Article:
Lastsummer--it was once again on a holiday trip--I renewed myacquaintance with a certain young man of academic background. I soonfound that he was familiar with some of my psychologicalpublications. We had fallen into conversation--how I have nowforgotten--about the social status of the race to which we bothbelong; and ambitious feelings prompted him to give vent to a regretthat his generation was doomed (as he expressed it) to atrophy, andcould not develop its talents or satisfy its needs. He ended a speechof impassioned fervour with the well-known line of Virgil's in whichthe unhappy Dido commits to posterity her vengeance on Aeneas:\"Exoriare...\" Or rather he wanted to end it in this way, for he couldnot get hold of the quotation and tried to conceal an obvious gag inwhat he remembered by the order of the words: \"Exoriar(e) nostris ossibusultor.\" Atlast he said irritably: \"Please don't look so scornful: you seem asif you were gloating over my embarrassment. Why not help me There'ssomething missing in the line; how does the whole thing reallygo\"\"I'll help you with pleasure,\" I replied, and gave the quotation inits correct form: \"Exoriar(e) ALIQUIS nostris ex ossibusultor.\"\"How stupid to forget a word like that! By the way, you claim thatone never forgets a thing without some reason. I should be verycurious to learn how I came to forget the indefinite pronoun'aliquis' in this case.\"I took up this challenge most readily, for I was hoping for acontribution to my collection. So I said \"That should not take uslong. I mustonly ask you to tell me, candidly and uncritically, whatever comes into your mind if you direct yourattention to the forgotten word without any definiteaim.\"\"Good. There springs to my mind, then, the ridiculous notion ofdividing up the word like this: a and liquis.\"\"What does that mean\" \"I don't know.\" \"And what occurs to you next\"\"What comes next is Reliquien [relics], liquefying, fluidity, fluid. Have you discovered anything so far\"\"No. Not by any means yet. But go on.\"\"I am thinking\", he went on with a scornful laugh, \"ofSimon ofTrent, whoserelics I saw two years ago in a church at Trent. I am thinking of theaccusation of ritual blood-sacrifice which is being brought againstthe Jews again just now, and of Kleinpaul's book  in which he regards allthese supposed victims as incarnations, one might say new editions,of the Saviour.\"\"The notion is not entirely unrelated to the subject we werediscussing before the Latin work slipped your memory.\"\"True. My next thoughts are about an article that I read lately in anItalian newspaper. Its title, I think, was 'What St. Augustine saysabout Women.' What do you make of that\"\"I am waiting.\"\"And nowcomes something that is quite clearly unconnected with oursubject.\"\"Please refrain from any criticism and----\"\"Yes, I understand. I am thinking of a fine old gentleman I met on mytravels last week. He was a real original, with all the appearance of a hugebird of prey. His name was Benedict, if it's of interest to you.\"\"Anyhow, here are a row of saints and Fathers of the Church: St.Simon, St. Augustine, St. Benedict. There was, I think, a Church Father calledOrigen. Moreover, three of these names are also firstnames, like Paul in Kleinpaul.\"\"Now it's St. Januarius and the miracle of his blood that comes into mymind--my thoughts seem to me to be running on mechanically.\"\"Just a moment: St. Januarius and St. Augustine both have to do with the calendar. But won't youremind me about the miracle of his blood\"\"Surely you must have heard of that They keep the blood of St.Januarius in a phial inside a church at Naples, and on a particularholy day it miraculously liquefies. The people attach great importance to this miracleand get very excited if it's delayed, as happened once at a time whenthe French were occupying the town. So the general in command--orhave I got it wrong was it Garibaldi-- took the reverend gentlemanaside and gave him to understand with an unmistakable gesture towardsthe soldiers posted outside, that he hoped the miracle would takeplace very soon. And in fact it did take place...\"\"Well, go on. Why do you pause\"\"Well, something has come into my mind...but it's too intimate to passon... Besides, I don't see any connection, or any necessity forsaying it.\"\"You can leave the connection to me. Of course I can't force you totalk about something that you find distasteful; but then you mustn'tinsist on learning from me how you came to forget youraliquis.\"\"Really Is that what you think Well then, I've suddenly thought ofa lady from whom I might easily hear a piece of news that would bevery awkward for both of us.\"\"That her periods have stopped\"\"How could you guess that\"\"That's not difficult any longer; you've prepared the waysufficiently. Think of the calendar saints, the blood that starts to flow ona particular day, the disturbance when the event fails to take place,the open threats that the miracle must be vouchsafed, orelse... Infact you've made use of the miracle of St. Januarius to manufacture abrilliant allusion to women's periods.\"\"Without being aware of it. And you really mean to say that it wasthis anxious expectation that made me unable to produce anunimportant word like aliquis\"\"It seems to me undeniable. You need only recall the division youmade into a-liquis, and your associations: relics, liquefying, fluid. St. Simon was sacrificed as achild--shallI go on and show how he comes in You were led on to him by thesubject of relics.\"\"No, I'd much rather you didn't. I hope you don't take these thoughtsof mine too seriously, if indeed I really had them. In return I willconfess to you that the lady is Italian and that I went to Napleswith her. But mayn't all this just be a matter of chance\"\"I must leave it to your own judgement to decide whether you canexplain all these connections by the assumption that they are mattersof chance. I can however tell you that every case like this that youcare to analyse will lead you to 'matters of chance' that are just asstriking.\"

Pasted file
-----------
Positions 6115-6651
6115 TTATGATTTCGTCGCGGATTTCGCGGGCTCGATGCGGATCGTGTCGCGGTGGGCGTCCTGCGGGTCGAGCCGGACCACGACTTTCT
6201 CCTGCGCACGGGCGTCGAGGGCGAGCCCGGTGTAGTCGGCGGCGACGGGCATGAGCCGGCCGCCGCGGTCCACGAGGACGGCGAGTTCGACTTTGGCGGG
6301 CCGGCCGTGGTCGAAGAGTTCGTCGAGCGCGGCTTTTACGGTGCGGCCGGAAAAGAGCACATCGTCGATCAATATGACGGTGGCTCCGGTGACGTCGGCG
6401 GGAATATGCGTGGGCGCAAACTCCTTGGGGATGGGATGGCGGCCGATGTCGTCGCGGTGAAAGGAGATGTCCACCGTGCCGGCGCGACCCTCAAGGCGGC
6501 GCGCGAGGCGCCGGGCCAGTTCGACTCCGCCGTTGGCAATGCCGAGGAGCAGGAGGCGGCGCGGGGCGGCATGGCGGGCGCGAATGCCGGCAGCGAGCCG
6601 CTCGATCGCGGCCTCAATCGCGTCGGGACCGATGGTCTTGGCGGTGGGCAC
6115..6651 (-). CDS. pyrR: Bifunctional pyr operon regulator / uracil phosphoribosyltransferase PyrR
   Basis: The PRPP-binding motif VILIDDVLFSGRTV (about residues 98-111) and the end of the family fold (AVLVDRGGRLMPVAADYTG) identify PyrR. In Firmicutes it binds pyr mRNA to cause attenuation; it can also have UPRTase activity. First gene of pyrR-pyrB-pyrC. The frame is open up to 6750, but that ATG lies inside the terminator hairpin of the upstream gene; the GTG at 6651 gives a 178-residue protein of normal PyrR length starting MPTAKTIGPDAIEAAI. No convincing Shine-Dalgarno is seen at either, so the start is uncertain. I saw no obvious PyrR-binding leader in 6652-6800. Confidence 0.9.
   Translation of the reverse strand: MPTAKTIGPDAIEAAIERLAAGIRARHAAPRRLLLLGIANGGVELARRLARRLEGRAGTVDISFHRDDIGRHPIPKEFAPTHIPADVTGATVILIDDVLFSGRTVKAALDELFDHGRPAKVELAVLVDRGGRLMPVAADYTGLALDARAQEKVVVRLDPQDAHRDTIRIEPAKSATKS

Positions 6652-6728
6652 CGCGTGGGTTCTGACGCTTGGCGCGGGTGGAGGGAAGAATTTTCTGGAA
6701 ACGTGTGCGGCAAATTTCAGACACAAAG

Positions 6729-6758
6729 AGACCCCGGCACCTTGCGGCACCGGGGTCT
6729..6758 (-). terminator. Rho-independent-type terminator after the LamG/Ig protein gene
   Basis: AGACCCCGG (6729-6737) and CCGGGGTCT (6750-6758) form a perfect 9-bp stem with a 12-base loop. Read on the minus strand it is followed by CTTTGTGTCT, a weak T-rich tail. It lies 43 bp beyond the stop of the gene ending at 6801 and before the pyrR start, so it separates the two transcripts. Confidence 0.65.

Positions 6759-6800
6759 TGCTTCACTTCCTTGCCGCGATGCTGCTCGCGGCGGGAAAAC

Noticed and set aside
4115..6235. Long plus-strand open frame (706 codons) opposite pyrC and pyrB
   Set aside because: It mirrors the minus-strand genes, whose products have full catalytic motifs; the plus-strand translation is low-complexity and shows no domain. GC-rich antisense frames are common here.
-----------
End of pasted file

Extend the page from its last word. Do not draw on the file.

As Cataline mentions, there is a separate adjective (aliqui, aliqua, aliquod that means \"some, any\" that would serve the same purpose as the pronoun aliquis; however, aliquis can still serve as an adjective.